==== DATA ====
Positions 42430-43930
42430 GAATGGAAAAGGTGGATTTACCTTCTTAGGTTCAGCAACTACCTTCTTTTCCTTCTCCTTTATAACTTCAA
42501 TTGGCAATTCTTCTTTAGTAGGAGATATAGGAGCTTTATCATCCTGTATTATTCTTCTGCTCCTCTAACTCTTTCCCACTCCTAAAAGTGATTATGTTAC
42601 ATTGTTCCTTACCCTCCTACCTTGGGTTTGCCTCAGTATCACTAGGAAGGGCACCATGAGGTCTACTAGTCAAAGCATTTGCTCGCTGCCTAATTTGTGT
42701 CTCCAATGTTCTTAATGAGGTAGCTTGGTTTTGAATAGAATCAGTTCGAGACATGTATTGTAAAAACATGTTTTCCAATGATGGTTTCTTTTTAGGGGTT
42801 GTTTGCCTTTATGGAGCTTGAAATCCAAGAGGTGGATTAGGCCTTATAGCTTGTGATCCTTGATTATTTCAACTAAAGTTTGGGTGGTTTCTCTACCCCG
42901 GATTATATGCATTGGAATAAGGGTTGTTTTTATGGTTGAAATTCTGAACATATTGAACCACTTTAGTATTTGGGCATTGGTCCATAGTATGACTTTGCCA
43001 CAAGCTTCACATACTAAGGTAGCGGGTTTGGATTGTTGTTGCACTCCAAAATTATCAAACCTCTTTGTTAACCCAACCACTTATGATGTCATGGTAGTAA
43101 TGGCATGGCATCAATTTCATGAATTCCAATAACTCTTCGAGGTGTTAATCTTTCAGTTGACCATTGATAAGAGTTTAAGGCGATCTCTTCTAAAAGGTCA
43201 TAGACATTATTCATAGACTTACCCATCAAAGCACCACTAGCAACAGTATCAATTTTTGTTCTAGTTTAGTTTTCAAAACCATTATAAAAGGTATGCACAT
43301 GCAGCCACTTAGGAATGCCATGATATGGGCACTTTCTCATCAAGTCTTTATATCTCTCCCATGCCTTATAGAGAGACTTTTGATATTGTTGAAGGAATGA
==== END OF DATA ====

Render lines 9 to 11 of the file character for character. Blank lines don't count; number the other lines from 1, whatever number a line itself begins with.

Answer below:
43101 TGGCATGGCATCAATTTCATGAATTCCAATAACTCTTCGAGGTGTTAATCTTTCAGTTGACCATTGATAAGAGTTTAAGGCGATCTCTTCTAAAAGGTCA
43201 TAGACATTATTCATAGACTTACCCATCAAAGCACCACTAGCAACAGTATCAATTTTTGTTCTAGTTTAGTTTTCAAAACCATTATAAAAGGTATGCACAT
43301 GCAGCCACTTAGGAATGCCATGATATGGGCACTTTCTCATCAAGTCTTTATATCTCTCCCATGCCTTATAGAGAGACTTTTGATATTGTTGAAGGAATGA